Beyond Black and White: Writing about the Multiracial Experience
The "multicultural" novel has been on a long, strange trip in American literature. The story of the black and white experience, the "mixed" experience, can be traced back to writers like James Weldon Johnson and Nella Larsen, but that was a long time ago. What do such stories look like in the 21st century? Where the old stories might've suggested tragedy or doom, the tales of a new age aren't always so simple. Malcolm Hansen '14 and Professor Victor LaValle '98, both mixed race authors, will tackle questions of authenticity and inclusion; self-policing in the black community and exceptionalism in the white community. The importance of owning one's own multicultural experience and how that experience has changed over the past 50 years. Hansen and LaValle may not agree on every point, but they promise to keep the shouting to a minimum. Probably.
This conversation is part of an ongoing series of dialogues and lectures, hosted by Columbia University’s Our Word, that challenge and explore how identity, in particular racial identity, impacts readers and writers.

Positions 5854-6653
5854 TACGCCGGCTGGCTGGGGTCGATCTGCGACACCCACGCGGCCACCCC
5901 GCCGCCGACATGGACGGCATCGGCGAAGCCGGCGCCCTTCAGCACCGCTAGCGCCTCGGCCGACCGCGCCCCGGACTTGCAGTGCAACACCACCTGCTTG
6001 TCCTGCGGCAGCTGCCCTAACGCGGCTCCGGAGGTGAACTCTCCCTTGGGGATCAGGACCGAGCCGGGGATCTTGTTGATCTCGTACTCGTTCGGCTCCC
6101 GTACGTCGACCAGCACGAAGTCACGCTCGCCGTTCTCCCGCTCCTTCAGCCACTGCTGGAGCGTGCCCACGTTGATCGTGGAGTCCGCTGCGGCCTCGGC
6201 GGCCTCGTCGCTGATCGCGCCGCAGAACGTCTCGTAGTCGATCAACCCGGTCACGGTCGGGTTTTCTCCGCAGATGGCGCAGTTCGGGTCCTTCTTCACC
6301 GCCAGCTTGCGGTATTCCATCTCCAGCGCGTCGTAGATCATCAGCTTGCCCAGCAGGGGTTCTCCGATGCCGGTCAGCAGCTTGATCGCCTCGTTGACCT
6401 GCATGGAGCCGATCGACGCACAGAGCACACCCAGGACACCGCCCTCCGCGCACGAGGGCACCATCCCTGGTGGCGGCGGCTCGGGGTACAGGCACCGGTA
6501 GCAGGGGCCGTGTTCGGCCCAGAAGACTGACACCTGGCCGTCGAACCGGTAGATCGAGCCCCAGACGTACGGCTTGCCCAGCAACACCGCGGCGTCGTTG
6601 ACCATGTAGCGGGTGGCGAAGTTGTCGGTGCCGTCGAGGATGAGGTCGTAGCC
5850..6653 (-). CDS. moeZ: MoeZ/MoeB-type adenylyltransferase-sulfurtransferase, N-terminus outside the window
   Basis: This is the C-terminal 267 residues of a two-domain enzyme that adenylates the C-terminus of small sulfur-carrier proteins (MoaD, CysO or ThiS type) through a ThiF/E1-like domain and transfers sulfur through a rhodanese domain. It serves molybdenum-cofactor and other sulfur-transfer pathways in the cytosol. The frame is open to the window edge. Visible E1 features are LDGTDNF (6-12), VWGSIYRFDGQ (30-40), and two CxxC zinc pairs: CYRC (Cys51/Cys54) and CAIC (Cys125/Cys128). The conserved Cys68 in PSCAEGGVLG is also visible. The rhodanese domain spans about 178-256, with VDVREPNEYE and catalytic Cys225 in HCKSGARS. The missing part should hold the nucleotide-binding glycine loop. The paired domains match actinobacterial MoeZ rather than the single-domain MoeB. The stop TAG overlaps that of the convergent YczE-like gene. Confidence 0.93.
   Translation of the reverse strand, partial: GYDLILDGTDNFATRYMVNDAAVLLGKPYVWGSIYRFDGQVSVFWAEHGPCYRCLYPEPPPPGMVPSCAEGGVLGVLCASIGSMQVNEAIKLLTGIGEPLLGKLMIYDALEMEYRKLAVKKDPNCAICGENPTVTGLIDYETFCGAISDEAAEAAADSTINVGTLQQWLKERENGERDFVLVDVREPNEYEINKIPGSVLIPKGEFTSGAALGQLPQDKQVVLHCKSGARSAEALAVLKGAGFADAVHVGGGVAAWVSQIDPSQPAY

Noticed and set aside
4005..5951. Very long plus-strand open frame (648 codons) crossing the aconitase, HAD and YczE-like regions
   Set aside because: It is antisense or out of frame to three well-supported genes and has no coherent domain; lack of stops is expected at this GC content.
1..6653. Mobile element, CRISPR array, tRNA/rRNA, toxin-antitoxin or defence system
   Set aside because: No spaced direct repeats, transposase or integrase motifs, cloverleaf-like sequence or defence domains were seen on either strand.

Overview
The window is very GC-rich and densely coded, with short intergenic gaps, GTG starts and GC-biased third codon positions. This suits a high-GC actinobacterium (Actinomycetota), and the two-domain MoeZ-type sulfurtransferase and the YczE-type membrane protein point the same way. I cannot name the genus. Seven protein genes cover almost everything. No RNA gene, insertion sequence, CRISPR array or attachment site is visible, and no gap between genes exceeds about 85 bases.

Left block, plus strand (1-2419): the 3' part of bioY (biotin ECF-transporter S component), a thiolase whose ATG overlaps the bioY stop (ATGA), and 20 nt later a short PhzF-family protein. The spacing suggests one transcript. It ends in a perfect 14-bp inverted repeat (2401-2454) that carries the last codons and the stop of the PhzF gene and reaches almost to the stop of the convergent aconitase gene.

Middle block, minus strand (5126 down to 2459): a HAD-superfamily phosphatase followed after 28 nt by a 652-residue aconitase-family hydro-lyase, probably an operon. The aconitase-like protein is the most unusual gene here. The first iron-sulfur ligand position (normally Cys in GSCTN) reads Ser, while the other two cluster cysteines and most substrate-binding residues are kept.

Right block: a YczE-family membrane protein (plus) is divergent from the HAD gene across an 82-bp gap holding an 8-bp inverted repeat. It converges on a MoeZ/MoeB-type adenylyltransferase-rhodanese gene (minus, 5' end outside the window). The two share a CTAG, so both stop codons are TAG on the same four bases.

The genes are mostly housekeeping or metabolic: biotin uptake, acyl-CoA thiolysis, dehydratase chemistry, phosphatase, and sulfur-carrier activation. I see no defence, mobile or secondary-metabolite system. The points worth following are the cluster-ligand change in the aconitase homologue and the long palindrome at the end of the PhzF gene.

Our Word is a student organization whose mission is to enrich the Columbia University School of the Arts, and the literary community in general, with outreach, advocacy, and inclusion of new and old literary voices.
Organized Columbia University School of the Arts Our Word and Columbia Artist/Teachers (CA/T).
Malcolm Hansen '14 was born in Chattanooga, Tennessee. Adopted by two Civil Rights activists, he grew up in Morocco, Spain, Germany, and various parts of the United States. Malcolm left home as a teenager and, after two years of high school education, went to Stanford, earning a BA in philosophy. He worked for a few years in the software industry in California before setting off for what turned out to be a decade of living, working, and traveling throughout Central America, South America, and Europe. Malcolm returned to the US to complete an MFA in Fiction at Columbia University. His debut novel, They Come in All Colors, won the First Novel Award from the Black Caucus of the American Library Association and was nominated for a NAACP Image Award.
Victor LaValle’s '98 most recent novel is The Changeling. It has been named one of the 10 Best Books of 2017 by Time Magazine and USA Today and was a Notable Book of the Year by the New York Times, The San Francisco Chronicle and more. He is also the author is Slapboxing with Jesus, The Ecstatic, Big Machine, The Devil in Silver, and The Ballad of Black Tom. He is also the writer/creator of a comic book, Destroyer. His awards include the Whiting Writers Award, a USA Ford Fellowship, a Guggenheim Fellowship, a Shirley Jackson Award and a British World Fantasy Award among others.